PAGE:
Awhile back I shared some of my thoughts around research, theory and practice. Today I reflect on how all of these concepts come back to the learner. As I have moved into another identity of a researcher, I have begun to contemplate the significance of the “learner.” As a teacher, it always came back to the learner and in the role of a future K-12 researcher, this premise has altered slightly but it still reflects the idea of the “learner.” In this context, I look at my research participants and I present the narratives (“the story”). My research findings could have potential implications for pedagogy and ultimately the “learner.” What I take from this discussion is the concept of a “narrative.”
During high school I really wanted to be a journalist. I loved writing and reporting the story. I wrote for my high school paper and then later in university I wrote for the university paper and in each of these experiences I had the opportunity to share narratives and stories I had investigated. Although I never pursued a career as a journalist, what fascinated me with this idea of being a reporter was sharing narratives and stories. This fascination continued during my masters, I read a book on narratives. In this book, the researcher Curtis (2006) reflected on how empowering narratives can be. Narratives have the potential to change. It is also through a narrative that we gain a better understanding of a social phenomenon. So you are probably wondering how does this relate back to this idea of a “learner?” It is quite simple actually. As a teacher, you can be the researcher and your students are the participants. Ask them questions and get to know their stories. When you have a better understanding of their learning needs, you can then plan more purposefully.
One way to do this is to engage your kids in the narrative process. Encourage them to tell stories about themselves and become “storytellers.” It might be done multimodally and not necessarily in writing. They should sing it, dance it, or even paint it. However, have them express aspects of their life. Through these narratives you will learn a lot about your students. How they choose to tell these narratives (i.e. song, dance etc.) will tell you something about them as a learner. Perhaps they prefer singing to writing. Or maybe they just love to paint. These are all aspects that can be incorporated into your lessons. It seems simple right? However, you are wondering how can I do this?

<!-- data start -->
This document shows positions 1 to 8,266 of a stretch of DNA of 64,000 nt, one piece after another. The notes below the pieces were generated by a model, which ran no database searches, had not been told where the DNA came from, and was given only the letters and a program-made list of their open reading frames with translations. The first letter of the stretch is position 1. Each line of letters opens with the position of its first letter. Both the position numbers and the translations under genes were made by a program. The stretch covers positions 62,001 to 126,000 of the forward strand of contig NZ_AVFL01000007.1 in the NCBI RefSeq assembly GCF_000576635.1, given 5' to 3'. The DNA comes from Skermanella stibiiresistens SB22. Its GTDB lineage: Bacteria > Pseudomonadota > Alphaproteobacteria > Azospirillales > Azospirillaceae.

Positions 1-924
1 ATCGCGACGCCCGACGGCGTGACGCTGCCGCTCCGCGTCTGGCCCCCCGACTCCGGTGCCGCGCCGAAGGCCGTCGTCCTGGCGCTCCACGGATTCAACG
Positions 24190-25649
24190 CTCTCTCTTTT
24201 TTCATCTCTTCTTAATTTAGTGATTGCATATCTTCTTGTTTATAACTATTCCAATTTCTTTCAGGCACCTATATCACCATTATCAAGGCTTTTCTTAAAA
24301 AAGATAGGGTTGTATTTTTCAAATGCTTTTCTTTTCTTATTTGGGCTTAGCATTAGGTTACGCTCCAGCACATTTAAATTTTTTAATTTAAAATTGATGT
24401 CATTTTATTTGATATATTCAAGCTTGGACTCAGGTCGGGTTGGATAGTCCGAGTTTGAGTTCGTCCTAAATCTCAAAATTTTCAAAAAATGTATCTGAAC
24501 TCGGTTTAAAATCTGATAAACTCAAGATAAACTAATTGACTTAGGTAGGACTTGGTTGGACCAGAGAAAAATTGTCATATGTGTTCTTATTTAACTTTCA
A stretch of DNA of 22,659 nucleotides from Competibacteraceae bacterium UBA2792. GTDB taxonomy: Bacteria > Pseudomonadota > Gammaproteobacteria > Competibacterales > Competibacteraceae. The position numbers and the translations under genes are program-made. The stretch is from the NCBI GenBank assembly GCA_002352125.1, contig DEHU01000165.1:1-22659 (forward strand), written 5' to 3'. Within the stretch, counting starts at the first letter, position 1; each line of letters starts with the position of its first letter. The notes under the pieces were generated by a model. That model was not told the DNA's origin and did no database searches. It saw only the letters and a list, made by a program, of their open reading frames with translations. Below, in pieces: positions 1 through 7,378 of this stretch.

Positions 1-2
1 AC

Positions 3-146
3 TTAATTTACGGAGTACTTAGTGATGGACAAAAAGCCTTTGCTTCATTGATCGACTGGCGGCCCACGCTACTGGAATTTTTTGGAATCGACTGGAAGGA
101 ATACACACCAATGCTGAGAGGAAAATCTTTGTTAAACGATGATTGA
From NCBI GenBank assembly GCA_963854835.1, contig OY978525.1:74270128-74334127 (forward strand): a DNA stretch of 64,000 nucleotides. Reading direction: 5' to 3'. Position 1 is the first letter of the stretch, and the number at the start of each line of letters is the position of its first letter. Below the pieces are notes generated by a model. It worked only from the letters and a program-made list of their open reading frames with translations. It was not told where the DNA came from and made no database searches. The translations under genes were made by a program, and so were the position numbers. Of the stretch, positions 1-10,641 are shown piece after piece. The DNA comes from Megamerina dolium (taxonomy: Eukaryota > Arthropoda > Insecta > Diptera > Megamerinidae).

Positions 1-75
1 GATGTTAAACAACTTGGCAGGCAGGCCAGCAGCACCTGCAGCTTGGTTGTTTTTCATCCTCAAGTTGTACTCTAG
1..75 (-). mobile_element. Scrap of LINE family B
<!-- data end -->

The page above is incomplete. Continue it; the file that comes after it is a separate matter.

For the elementary teacher, it might start with taking time out of each day to have a “talking circle” and encouraging your students to share a story from the day. You might provide your students with sketchbooks and encourage them to reflect via different modes (i.e. pictures, words, etc.) about the stories they see around them. You might even get all your kids to create digital journals, encouraging your students to note “stories” in their surroundings. Perhaps you will set up Twitter accounts and get your kids to “tweet” out their stories using hashtags etc.. I was really inspired by this TED talk recently about Twitter stories.
It is also an excellent way of getting your kids to tell their narratives and for you to get to know your learners.